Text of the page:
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47253Re: kayak sailing,

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  • Nels
    Dec 2, 2005
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      Hi Paul,

      Very interesting advice:-) (Mark - by the way - Is Mark Balogh -
      whose link I provided earlier and is a designer of kayak sailing
      accesories.)

      I agree that a paddle is not the best way to steer a kayak, unlike a
      canoe where one is sitting in the stern seat when sailing. A foot-
      pedal controlled rudder is also a great energy saver when paddling
      into a quartering wind.

      Bolger states in his article that a person could lop the ends
      off "DIAMOND" and not lose performance, so by lopping off a bit of
      the stern overhang it would allow a rudder to be installed. Perhaps
      one might want to have a shallow skeg as well? What ya think?

      With a rudder, a narrow kayak can also be paddled with a single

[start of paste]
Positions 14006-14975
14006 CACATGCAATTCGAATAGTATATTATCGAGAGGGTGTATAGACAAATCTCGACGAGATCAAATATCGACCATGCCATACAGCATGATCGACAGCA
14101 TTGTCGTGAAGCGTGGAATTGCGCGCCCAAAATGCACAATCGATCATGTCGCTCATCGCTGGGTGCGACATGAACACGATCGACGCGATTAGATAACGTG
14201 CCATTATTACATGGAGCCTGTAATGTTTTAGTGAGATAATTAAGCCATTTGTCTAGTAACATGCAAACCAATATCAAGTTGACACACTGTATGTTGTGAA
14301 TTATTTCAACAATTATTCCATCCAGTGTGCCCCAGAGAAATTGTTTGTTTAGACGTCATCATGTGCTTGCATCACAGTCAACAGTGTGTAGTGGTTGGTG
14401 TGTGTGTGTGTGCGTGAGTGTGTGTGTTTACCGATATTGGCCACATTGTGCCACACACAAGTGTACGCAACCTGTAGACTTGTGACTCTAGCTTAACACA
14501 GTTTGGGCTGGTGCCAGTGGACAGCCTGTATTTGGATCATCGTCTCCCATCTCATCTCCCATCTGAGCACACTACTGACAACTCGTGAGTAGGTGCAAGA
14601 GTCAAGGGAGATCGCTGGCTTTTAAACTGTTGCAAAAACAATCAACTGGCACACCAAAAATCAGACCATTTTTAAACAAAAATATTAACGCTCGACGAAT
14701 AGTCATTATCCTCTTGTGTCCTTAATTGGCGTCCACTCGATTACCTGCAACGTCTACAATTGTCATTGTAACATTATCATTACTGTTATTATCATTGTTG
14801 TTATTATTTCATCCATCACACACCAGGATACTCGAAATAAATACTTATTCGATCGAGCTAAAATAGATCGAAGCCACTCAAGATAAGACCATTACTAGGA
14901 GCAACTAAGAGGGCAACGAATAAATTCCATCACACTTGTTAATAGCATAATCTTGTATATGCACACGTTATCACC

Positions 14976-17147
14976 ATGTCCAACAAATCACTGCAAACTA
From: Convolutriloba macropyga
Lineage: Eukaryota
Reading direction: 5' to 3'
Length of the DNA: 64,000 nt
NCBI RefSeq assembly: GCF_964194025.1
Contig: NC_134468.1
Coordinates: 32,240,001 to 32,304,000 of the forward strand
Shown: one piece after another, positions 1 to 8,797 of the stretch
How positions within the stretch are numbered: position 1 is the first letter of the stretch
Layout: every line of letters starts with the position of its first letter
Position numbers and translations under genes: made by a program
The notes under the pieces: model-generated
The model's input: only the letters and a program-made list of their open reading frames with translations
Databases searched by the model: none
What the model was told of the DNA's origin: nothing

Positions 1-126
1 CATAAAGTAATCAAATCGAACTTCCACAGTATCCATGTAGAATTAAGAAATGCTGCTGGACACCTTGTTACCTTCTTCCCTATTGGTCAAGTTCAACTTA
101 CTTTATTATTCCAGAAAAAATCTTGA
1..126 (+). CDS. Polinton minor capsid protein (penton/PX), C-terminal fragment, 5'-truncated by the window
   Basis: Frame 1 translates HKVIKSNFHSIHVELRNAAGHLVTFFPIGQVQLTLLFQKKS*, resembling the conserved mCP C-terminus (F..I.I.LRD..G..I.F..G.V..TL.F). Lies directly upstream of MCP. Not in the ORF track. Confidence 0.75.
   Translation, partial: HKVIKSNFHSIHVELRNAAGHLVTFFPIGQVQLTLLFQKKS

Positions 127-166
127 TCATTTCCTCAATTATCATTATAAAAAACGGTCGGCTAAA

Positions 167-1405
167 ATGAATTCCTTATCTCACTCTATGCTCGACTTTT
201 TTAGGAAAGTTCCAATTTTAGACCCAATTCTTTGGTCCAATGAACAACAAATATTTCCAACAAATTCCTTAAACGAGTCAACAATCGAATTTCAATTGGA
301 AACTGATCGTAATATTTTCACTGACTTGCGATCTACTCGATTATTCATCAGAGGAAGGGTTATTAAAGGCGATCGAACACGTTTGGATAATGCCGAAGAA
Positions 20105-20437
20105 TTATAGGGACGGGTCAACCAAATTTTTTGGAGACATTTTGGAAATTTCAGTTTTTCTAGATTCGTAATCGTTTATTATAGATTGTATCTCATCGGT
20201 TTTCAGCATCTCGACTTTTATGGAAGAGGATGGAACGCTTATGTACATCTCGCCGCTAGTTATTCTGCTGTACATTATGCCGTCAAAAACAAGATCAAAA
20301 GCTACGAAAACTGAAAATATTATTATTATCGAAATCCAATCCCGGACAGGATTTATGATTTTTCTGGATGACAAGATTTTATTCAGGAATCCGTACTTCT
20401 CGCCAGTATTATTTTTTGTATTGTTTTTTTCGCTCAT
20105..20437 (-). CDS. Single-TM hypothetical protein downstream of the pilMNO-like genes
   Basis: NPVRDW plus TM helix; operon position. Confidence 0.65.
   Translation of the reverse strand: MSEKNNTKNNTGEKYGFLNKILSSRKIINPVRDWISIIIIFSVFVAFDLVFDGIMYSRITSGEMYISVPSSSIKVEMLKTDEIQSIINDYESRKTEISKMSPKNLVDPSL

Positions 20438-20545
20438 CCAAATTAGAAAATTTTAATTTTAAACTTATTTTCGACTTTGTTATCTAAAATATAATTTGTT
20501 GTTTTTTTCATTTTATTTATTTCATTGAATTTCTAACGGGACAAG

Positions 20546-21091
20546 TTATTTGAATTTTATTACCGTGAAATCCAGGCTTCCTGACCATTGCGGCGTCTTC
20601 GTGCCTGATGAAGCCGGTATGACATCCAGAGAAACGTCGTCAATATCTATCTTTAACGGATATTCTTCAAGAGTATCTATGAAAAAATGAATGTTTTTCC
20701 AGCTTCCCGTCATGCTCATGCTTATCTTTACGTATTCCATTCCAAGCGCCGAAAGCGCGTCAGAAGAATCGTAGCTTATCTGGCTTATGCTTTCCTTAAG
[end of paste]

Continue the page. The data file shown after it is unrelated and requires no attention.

paddle to utilize different muscles. (Some kayak paddles convert to
      two single paddles.)

      The topsides of DIAMOND might make it easy to clamp on a small
      leeboard as well. Or a single paddle?

      A pair of DIAMONDS could also be joined together using lengths of
      light tubing, thus becoming a very stable cat for two people. Could
      even take turns sailing/paddling and resting.

      During their 30,000 mile canoe odessey, Verlan Kruger and Mike
      Landick used that stratedgy while traversing the Great Lakes and
      other large water bodies. The tubes did double duty as a frame for a
      wind shelter ashore if memory serves me. They travelled in single
      person covered canoes that could be paddled either with a single or
      double paddle.

      Paul - what was the sail model that you used?

      Thanks, Nels

      --- In bolger@yahoogroups.com, "Paul Lefebvre" <paul@w...> wrote:
      >
      > I've sailed kayaks for about 15 years, and while I would probably
      never
      > choose to sail without a rudder, I have experimented with
      balancing the
      > leeboards against the sail - I don't think it'd be a long-term
      solution, but
      > it's a fun exercise in safe waters.
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